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> Heap > HLL programmers are dumb
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$ readelf -l /bin/ls
Elf file type is EXEC (Executable file)
Entry point 0x804a0e0
There are 10 program headers, starting at offset 52
Type Offset VirtAddr PhysAddr FileSiz MemSiz Flg Align
PHDR 0x000034 0x08048034 0x08048034 0x00140 0x00140 R E 0x4
INTERP 0x000174 0x08048174 0x08048174 0x00013 0x00013 R 0x1
[Requesting program interpreter: /lib/ld-linux.so.2]
LOAD 0x000000 0x08048000 0x08048000 0x16f3c 0x16f3c R E 0x1000
LOAD 0x017ef8 0x0805fef8 0x0805fef8 0x00428 0x0105c RW 0x1000
DYNAMIC 0x017f0c 0x0805ff0c 0x0805ff0c 0x000e0 0x000e0 RW 0x4
NOTE 0x000188 0x08048188 0x08048188 0x00020 0x00020 R 0x4
GNU_EH_FRAME 0x016de8 0x0805ede8 0x0805ede8 0x00034 0x00034 R 0x4
GNU_STACK 0x000000 0x00000000 0x00000000 0x00000 0x00000 RW 0x4
GNU_RELRO 0x017ef8 0x0805fef8 0x0805fef8 0x00108 0x00108 R 0x1
PAX_FLAGS 0x000000 0x00000000 0x00000000 0x00000 0x00000 0x4
Section to Segment mapping:
02 .interp .note.ABI-tag .hash .gnu.hash .dynsym .dynstr .gnu.version .gnu.version_r .rel.dyn .rel.plt .init .plt .text .fini .rodata .eh_frame_hdr .eh_frame
03 .ctors .dtors .jcr .dynamic .got .got.plt .data .bss
08 .ctors .dtors .jcr .dynamic .got
|25 Feb 2013, 10:31||
I'm sorry, but you don't really know what you're moaning about, do you?
First, you're using the generic "hll" when what you're specifically moaning at is C/C++ (Java, C# and lots of other languages define explicit sizes for their data types). C/C++ has reasons for it's data types: efficiency when you need to target multiple architectures. The world is bigger than x86.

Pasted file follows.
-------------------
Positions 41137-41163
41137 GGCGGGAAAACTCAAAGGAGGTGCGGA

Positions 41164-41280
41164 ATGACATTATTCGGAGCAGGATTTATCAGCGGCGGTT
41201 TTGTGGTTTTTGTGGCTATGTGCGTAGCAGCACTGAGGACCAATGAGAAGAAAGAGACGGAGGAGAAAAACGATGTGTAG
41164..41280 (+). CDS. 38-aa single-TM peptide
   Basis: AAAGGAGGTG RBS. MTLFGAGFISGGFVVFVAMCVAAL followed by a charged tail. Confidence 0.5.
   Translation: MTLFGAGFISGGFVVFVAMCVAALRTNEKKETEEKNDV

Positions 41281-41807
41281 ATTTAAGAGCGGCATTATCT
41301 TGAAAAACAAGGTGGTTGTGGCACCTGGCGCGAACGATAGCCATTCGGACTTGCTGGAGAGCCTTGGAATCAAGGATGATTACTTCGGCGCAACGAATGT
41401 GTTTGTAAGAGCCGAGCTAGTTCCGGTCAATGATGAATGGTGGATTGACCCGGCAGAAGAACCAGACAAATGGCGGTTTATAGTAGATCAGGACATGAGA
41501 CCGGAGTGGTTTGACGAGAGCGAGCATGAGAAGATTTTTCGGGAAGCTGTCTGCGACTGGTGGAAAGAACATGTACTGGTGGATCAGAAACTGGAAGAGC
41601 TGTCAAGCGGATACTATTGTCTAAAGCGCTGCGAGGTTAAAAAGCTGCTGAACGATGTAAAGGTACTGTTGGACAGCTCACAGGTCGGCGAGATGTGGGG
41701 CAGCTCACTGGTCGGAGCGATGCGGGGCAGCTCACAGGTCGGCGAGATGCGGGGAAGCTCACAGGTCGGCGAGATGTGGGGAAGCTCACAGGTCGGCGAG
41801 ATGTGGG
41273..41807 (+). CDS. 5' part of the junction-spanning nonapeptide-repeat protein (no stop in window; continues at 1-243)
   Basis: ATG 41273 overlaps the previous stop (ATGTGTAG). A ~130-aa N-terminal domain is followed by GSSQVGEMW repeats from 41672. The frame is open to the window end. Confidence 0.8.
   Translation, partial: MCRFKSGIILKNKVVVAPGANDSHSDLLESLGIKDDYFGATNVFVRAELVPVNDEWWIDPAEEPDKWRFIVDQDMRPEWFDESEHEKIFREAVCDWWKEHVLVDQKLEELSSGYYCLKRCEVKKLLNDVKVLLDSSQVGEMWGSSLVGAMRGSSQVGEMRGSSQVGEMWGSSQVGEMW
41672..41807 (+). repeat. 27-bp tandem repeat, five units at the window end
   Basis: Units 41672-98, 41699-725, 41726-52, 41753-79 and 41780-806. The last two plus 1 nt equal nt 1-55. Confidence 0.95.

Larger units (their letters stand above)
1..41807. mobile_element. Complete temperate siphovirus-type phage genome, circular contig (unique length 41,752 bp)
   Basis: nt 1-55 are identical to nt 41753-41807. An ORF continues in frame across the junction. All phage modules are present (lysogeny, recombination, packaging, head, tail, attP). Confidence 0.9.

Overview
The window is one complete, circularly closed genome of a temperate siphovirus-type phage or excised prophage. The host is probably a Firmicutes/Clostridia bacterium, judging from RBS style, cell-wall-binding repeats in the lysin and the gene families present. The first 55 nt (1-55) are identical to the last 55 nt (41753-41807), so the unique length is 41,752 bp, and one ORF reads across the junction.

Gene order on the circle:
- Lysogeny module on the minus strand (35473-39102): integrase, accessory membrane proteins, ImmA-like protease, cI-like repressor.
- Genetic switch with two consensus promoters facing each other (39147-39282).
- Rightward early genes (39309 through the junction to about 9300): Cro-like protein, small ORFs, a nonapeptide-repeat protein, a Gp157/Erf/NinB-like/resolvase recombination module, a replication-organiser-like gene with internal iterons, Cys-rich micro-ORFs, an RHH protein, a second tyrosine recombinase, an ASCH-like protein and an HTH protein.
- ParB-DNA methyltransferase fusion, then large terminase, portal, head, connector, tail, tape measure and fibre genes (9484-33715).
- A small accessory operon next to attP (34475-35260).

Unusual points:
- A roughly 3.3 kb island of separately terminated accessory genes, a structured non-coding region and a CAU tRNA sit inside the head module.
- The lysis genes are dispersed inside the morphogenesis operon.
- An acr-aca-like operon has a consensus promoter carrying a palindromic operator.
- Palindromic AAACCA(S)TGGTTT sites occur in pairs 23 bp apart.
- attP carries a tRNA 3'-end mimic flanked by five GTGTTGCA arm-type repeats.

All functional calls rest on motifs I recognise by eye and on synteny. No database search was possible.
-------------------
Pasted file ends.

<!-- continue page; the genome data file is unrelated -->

Also, "WORD" is ambiguous - and it's used damn inconsistenly on x86. Again, the world is bigger than x86, and you might want to look up what "WORD" means in the context of machine data types. C/C++ has unambiguous guaranteed-size through stdint.h/cstdint, by the way (preemptive snark: it took MS forever to support stdint.h, and cstdint wasn't added until C++11).
Pulling compiler errors out of the air now, are you? If you're going to moan, at least try to be correct. There's obviously nothing wrong with that assignment, since you're moving to a safer type. Your moaning should have been (with the Cxxxx error from MSVC):
const.cpp(7) : error C2440: '=' : cannot convert from 'const char *' to 'char *'
ok, then,..... can you tell me how a pointer to 8 bits datas cannot be converted in a pointer to 8 bits datas...
You have one piece of memory with the explicit guarantee that it will never be written to, and you don't expect an error or warning when you try to throw that guarantee away? I guess you must be a fan of Humpty Dumpty.
- carpe noctem
|25 Feb 2013, 12:03||
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